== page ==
Aronnax is still puzzling over the events of the night Nemo had them confined in their cabin. What was it that Captain Nemo didn't want them to see? And what was the nature of the "collision" which resulted in the death of one of Nemo's crew?
The Nautilus is now in the Indian Ocean. As they approach Ceylon, the present-day Sri Lanka, which Aronnax describes as "that pearl that hangs from the lower lobe of the Indian peninsula"; Nemo asks the Professor if he would like to visit the island's famous pearl fisheries. Since the harvesting season hasn't started yet, they can go on a diving excursion to see the oyster beds up close.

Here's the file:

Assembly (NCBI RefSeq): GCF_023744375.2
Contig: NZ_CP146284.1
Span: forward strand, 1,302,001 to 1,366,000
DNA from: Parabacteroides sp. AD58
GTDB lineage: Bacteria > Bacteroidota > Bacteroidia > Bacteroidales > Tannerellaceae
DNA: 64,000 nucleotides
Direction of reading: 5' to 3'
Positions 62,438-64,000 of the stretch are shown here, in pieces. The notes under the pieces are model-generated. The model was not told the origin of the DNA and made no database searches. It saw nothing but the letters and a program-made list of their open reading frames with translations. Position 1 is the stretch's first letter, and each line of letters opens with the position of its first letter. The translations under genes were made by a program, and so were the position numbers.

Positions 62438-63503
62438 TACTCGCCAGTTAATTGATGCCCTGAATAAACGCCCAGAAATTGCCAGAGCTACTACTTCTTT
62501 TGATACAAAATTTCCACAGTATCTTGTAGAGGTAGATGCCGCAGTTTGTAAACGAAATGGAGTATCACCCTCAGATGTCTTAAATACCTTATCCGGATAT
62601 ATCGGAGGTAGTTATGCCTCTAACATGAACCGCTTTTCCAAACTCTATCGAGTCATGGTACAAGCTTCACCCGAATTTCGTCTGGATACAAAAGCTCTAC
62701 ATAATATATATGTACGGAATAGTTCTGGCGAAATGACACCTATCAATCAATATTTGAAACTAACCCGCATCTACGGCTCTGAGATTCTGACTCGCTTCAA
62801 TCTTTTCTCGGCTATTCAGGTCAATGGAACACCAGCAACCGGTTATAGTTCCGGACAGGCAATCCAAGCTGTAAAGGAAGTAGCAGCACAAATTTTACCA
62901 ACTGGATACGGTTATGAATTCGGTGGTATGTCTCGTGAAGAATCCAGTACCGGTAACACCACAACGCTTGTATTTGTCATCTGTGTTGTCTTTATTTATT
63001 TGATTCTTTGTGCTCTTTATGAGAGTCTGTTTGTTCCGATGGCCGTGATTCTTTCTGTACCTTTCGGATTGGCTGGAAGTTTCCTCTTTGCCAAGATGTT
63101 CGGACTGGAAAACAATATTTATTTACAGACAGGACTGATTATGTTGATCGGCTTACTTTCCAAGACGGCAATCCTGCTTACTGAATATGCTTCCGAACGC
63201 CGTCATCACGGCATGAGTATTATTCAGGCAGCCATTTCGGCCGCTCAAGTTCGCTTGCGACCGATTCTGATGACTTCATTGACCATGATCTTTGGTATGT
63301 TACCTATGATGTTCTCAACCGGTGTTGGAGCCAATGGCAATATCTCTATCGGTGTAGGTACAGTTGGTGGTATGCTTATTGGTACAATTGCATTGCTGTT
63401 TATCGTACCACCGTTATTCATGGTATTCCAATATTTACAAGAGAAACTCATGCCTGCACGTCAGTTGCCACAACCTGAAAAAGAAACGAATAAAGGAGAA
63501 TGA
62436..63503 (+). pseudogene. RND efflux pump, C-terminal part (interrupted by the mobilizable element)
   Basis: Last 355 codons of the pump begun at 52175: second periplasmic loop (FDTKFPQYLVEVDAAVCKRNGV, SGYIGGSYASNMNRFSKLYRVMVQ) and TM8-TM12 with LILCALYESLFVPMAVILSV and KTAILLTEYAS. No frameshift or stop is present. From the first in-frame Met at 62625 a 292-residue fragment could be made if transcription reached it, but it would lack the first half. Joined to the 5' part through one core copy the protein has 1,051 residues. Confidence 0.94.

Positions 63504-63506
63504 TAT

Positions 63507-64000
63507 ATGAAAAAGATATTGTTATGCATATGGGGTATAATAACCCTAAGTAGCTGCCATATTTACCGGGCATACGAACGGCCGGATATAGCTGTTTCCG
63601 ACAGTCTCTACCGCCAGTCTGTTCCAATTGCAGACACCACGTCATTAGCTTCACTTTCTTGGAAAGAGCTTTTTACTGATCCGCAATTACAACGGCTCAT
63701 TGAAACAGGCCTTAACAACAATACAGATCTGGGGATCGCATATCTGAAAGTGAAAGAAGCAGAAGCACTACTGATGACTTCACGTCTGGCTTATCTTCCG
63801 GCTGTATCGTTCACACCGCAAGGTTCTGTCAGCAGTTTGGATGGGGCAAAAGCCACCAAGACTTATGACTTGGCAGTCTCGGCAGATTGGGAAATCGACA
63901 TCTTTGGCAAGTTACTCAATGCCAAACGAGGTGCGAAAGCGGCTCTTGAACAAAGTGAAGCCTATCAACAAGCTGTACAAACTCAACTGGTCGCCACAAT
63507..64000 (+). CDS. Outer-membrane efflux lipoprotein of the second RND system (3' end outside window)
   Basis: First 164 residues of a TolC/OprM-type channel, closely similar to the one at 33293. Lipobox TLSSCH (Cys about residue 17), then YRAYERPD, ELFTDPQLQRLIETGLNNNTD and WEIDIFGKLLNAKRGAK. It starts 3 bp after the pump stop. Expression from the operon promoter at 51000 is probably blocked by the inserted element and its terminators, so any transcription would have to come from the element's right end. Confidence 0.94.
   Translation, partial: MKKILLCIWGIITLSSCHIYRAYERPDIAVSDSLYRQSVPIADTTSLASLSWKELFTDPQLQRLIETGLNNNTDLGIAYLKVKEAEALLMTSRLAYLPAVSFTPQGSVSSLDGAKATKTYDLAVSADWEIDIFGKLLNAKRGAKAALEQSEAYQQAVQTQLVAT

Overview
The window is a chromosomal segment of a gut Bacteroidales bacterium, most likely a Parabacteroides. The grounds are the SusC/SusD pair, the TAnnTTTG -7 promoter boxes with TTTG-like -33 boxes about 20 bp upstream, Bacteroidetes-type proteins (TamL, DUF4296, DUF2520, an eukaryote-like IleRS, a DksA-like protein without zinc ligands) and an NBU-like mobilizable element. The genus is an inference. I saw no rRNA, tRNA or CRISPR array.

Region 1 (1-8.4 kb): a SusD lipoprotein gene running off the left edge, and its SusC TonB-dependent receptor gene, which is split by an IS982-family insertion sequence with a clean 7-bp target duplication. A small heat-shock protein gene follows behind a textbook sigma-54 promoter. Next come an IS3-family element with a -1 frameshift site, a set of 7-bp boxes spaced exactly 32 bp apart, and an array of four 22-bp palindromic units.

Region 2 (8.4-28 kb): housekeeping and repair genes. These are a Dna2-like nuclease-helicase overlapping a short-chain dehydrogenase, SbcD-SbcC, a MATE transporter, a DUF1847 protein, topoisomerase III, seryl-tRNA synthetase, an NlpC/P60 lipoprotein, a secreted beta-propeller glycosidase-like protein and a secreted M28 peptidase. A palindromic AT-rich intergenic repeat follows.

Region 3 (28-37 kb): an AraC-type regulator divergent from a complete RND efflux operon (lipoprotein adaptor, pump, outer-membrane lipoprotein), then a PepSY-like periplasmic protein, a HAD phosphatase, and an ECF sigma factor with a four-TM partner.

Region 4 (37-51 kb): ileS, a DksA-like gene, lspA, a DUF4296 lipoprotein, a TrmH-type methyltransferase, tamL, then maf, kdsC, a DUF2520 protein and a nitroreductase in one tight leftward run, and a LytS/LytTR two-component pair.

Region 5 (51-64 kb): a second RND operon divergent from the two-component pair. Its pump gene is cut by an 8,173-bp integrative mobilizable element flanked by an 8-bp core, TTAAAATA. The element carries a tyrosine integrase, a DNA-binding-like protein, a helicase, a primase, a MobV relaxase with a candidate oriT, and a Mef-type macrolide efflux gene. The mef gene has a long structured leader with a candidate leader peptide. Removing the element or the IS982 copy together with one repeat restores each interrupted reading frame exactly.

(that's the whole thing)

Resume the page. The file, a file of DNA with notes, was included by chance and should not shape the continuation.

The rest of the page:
"By the way," Nemo adds casually, "I suppose you are not afraid of sharks?"
As a matter of fact, this was not a subject to which the Professor had given much thought. Until now. The thought of hunting sharks ("It's an excellent sport," Nemo assures him) in the animal's own element makes him break out in a cold sweat.
His worries about huge jaws bristling with rows of razor-sharp teeth are interrupted by Ned and Conseil, to whom Nemo has extended the same invitation. (He made no mention to them about the sharks, though). Conseil asks the Professor to tell them a bit about the pearl fisheries, which provides an excuse for another of Verne's educational bits. But as the Professor expounds on the natural history of pearls, his mind is on another species of marine creature.
"... I have even heard of an oyster -- though I have some doubts on the matter -- that contained no fewer than one hundred and fifty sharks."
"One hundred and fifty sharks!" cried Ned Land.